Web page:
It’s a crowded field in which to compete. But the title winner for the worst idea to tackle the scourge of corruption and the sleaze of state capture is Thuli Madonsela.

Earlier this month, at a Nelson Mandela Bay leadership summit, the admired former public protector offered an extraordinary idea. A report of her remarks, which she retweeted, says: “A truth and reconciliation commission where those involved in the scourge, which has seen billions of rand siphoned from the fiscus, would confess their unscrupulous behaviour without fear of being prosecuted.”

This idea, bad in conception and absurd in its consequences, does not originate with her. It was first suggested by a very wealthy South African businessman some years back. I could understand his reasoning. Like many of his tribe he had a transactional approach to life. A problem, in this world view, must be resolved in the most pragmatic and expeditious manner; concepts like justice and reparation are nice-to-haves but irrelevant to fixing an immediate crisis. Give a blank slate to the thieves and we can start afresh.

But such latitude does not extend to Madonsela, who is a professor of law at the University of Stellenbosch. She not only teaches the stuff, but with her elevation as a dragon slayer of corruption through her staunch role in exposing Nkandla and the Gupta empire of rottenness, she is a heavyweight voice on the topic. Her throwaway remarks clearly were not thought through.

Start with the original TRC. It was designed as a bridge between the old securocrat era before democracy and the new legal order based on justice and consequence. It was a compromise between a victors’ justice and the need to obtain the buy-in for the new SA from recalcitrants of the old.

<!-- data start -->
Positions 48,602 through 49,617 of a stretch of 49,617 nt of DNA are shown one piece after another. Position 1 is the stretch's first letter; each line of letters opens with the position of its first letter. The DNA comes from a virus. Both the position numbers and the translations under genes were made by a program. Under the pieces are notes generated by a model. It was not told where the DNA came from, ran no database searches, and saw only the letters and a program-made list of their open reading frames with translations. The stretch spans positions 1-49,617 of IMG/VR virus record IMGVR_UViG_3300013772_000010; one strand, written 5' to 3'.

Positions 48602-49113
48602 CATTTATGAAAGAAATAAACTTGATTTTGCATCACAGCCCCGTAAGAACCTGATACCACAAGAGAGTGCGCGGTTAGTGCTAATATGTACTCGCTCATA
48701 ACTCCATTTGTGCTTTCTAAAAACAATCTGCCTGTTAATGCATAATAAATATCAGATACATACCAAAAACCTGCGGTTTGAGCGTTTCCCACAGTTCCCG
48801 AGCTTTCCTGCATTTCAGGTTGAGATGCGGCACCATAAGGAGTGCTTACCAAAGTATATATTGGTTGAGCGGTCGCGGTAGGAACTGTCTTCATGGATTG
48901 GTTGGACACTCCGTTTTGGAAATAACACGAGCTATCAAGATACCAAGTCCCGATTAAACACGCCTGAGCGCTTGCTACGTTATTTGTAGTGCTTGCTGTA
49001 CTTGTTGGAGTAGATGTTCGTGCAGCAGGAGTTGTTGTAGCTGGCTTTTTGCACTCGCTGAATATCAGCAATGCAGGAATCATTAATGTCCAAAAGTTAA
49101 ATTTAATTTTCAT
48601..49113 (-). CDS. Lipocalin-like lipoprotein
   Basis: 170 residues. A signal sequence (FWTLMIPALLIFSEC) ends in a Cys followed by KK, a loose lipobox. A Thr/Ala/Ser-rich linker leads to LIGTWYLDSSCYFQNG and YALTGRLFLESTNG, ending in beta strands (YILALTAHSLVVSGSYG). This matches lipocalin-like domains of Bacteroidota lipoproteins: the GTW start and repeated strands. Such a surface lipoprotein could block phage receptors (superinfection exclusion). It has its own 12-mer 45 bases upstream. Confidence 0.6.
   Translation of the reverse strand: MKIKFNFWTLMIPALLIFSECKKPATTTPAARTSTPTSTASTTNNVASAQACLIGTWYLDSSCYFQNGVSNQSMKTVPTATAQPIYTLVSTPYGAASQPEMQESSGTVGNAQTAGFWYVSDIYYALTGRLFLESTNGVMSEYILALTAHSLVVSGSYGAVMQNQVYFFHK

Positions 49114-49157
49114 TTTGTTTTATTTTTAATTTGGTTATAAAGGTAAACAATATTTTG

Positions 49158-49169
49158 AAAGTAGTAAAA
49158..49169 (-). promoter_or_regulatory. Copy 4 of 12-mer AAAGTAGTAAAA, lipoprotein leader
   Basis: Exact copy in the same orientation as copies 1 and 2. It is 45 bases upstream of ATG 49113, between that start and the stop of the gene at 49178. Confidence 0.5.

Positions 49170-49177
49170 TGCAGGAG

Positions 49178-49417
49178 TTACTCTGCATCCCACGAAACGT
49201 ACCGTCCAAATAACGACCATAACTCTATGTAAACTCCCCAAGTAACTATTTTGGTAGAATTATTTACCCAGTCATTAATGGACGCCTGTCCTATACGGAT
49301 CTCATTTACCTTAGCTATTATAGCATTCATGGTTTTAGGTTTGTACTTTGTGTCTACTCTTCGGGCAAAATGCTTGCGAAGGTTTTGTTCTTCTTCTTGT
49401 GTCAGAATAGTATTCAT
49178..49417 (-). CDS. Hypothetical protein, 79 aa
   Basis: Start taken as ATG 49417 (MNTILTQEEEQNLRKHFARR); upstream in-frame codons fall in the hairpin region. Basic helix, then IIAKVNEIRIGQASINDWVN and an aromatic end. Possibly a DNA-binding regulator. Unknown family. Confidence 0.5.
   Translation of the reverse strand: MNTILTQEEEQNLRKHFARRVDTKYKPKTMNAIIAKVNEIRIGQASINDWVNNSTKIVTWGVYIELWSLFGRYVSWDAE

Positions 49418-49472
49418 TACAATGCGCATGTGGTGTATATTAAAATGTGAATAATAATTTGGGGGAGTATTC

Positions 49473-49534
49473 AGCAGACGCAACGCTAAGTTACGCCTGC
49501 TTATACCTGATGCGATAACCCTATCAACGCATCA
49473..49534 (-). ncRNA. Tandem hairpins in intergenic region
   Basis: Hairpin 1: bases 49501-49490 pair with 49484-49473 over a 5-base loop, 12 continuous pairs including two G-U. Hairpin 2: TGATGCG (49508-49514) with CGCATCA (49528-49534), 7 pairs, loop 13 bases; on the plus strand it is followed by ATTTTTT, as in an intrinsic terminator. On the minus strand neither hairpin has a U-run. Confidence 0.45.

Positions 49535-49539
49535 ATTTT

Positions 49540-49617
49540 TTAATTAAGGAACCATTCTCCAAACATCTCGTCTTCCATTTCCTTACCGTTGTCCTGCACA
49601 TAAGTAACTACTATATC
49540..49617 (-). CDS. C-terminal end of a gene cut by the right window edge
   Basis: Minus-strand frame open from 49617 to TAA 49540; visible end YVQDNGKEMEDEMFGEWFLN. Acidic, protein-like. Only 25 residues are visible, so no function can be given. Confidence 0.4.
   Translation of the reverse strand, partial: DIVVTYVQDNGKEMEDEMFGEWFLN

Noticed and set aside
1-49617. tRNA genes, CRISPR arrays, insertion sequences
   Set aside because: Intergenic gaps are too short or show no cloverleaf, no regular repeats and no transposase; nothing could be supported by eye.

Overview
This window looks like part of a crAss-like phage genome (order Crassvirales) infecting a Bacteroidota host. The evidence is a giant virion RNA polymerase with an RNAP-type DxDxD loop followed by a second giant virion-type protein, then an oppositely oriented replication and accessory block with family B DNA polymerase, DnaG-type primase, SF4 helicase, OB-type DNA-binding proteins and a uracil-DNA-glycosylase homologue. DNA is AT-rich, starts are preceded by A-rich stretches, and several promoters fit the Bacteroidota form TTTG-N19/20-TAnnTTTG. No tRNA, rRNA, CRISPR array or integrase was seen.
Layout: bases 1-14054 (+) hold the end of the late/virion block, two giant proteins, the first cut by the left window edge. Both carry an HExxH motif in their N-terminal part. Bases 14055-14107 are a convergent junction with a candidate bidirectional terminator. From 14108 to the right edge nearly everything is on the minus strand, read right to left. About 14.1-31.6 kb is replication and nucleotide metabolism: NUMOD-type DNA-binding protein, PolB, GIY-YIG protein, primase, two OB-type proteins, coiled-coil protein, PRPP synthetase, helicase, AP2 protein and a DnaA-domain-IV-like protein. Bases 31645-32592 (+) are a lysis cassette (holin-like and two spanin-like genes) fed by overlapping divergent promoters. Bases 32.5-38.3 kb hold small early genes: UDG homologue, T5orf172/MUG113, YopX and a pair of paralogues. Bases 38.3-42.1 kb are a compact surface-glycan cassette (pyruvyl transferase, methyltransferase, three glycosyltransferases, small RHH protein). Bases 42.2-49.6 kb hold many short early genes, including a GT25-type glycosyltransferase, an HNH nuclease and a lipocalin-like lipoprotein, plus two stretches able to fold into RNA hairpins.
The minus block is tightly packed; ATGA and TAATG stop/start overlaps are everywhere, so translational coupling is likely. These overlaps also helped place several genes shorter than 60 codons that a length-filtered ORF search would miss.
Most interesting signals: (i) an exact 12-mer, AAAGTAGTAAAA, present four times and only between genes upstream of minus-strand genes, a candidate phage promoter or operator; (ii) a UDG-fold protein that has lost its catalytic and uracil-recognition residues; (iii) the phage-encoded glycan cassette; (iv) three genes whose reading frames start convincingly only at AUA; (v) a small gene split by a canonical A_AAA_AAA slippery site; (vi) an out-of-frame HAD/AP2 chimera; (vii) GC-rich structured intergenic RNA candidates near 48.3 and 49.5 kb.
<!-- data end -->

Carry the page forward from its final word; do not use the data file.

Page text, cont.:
Ray Hartley noted in his book, Ragged Glory, that a practical justification for the TRC amnesty process was “to take the heat out of the possibility of a right-wing insurrection” — then a distinct possibility.

Quite who today could mount a revolt against the current order in defence of their corrupt malpractice, which on Madonsela’s proposal would be open to amnesty, is bewilderingly unclear.

The best justification for the original TRC process was the opportunity it gave to the victims of oppression to be heard. And for the grotesque and ghoulish detail of the apartheid state to be ventilated.

Today the Zondo commission, with its grizzly and daily revelations of state corruption and its enablers, is already performing this essential task.

Another cardinal motivation for the original TRC, on which it did not properly deliver, was to provide justice for the victims of oppression. But it certainly gave them a voice and lent them a sympathetic ear.

But who are the victims of state capture today? It is the millions of taxpayers. Public opinion suggests this vast victim group will hardly be satisfied with the Kumbaya approach suggested by Madonsela.

A key aspect of any effective system of justice is deterrence. Richard Calland, an associate professor of law at UCT, points out “the fact that future corrupt actors may take the risk” given that previous malefactors have been given an amnesty. In contrast, “the successful prosecution of corrupt officials is likely to discourage repetition”.

And then there is the real problem: Thousands of perpetrators of state and struggle violence simply chose not to appear before the original TRC and took their chances. Very few prosecutions followed.

But since 1998, the entire prosecution and justice system has been hollowed out by Zuma and his merry thieves and enablers. So, why should anyone now voluntarily come forward to confess a crime, when the chances of being charged remain slight?

Cameron Dunstan-Smith, a Johannesburg attorney and head of crime and investigations at Herbert Smith Freehills, has offered a range of innovations that could incentivise crooked corporates to spill the beans. He has floated the UK idea of “deferred prosecution agreements”. This means the company gets a delay on being prosecuted if it offers full co-operation to the authorities and pays a hefty fine. But the possibility of future prosecution remains, depending on the behaviour of the entity.

The small fry, to whom in a later clarification Madonsela suggested she was referring, have the possibility of plea bargains. These ideas and an invigoration of our National Prosecuting Authority, not inapt analogies such as an ill-fitting TRC for corruption, would best protect the public.

That’s what the role of public protector is all about.